This paper aims to identify challenges, and threats, and further explore opportunities for a new Biodiversity Friendly Fisheries Management Regime on the Issyk-Kul Lake in the Kyrgyz Republic. This lake is the second largest high-altitude lake in the world providing recreational and small-scale fishing activities as well as cage culture of introduced species. The populations of several indigenous species are seriously threatened, because many of the introduced species are potential predators. We examine the root causes for overfishing and relationships of alien and endemic fish species in Issyk-Kul Lake and give possible policy options that can help remediate or mitigate the biodiversity degradation. This analysis focuses on necessary legal modifications, institutional cooperation, the protection of selected endemic fish species, control of the alien species, the sustainable extension services and management of fish ponds. Fisheries co-management is one option to explore shared stewardship and empowering user groups on the lake. A comprehensive fisheries management plan is also needed, in addition to immediate action and further studies on the following wider aspects: water management/irrigation issues, water-quality assessment near cage cultures, sociocultural issues, resource inventory, and assessing fish biology and the lake ecosystem.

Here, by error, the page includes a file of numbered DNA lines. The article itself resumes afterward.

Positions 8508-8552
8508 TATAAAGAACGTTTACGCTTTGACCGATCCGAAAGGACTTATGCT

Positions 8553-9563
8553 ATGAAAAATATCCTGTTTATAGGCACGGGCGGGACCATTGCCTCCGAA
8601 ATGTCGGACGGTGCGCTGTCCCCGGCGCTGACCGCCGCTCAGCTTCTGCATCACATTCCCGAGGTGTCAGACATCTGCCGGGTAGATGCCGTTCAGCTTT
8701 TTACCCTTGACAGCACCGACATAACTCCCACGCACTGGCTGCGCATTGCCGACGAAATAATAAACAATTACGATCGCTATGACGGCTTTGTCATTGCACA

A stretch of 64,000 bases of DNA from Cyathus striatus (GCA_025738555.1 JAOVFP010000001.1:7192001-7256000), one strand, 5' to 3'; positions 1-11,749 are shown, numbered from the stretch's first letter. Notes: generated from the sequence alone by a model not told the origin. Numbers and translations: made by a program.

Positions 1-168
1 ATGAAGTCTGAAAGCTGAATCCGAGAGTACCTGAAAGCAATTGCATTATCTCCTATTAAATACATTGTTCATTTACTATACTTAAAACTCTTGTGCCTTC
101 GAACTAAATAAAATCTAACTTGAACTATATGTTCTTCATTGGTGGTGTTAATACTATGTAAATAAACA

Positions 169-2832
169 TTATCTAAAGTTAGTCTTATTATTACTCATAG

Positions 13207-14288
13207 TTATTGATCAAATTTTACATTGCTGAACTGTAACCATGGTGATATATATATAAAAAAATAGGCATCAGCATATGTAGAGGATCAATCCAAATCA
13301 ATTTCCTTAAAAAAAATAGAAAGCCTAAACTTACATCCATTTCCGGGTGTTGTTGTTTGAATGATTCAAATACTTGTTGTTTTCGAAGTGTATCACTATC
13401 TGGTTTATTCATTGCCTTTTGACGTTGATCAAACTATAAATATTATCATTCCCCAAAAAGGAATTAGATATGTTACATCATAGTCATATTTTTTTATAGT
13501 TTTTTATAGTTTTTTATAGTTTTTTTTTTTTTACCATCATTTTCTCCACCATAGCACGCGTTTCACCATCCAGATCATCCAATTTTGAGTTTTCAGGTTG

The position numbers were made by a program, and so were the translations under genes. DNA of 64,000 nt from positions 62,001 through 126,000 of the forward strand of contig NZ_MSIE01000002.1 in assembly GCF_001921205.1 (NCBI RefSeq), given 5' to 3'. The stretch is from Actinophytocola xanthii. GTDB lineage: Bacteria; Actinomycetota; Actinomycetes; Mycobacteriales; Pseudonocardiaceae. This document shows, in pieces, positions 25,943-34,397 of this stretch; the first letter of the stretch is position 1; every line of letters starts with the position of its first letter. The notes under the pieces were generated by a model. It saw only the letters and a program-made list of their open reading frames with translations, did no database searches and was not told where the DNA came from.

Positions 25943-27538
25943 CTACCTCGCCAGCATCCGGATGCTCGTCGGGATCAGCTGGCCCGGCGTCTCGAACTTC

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Vol. 40 • No. 5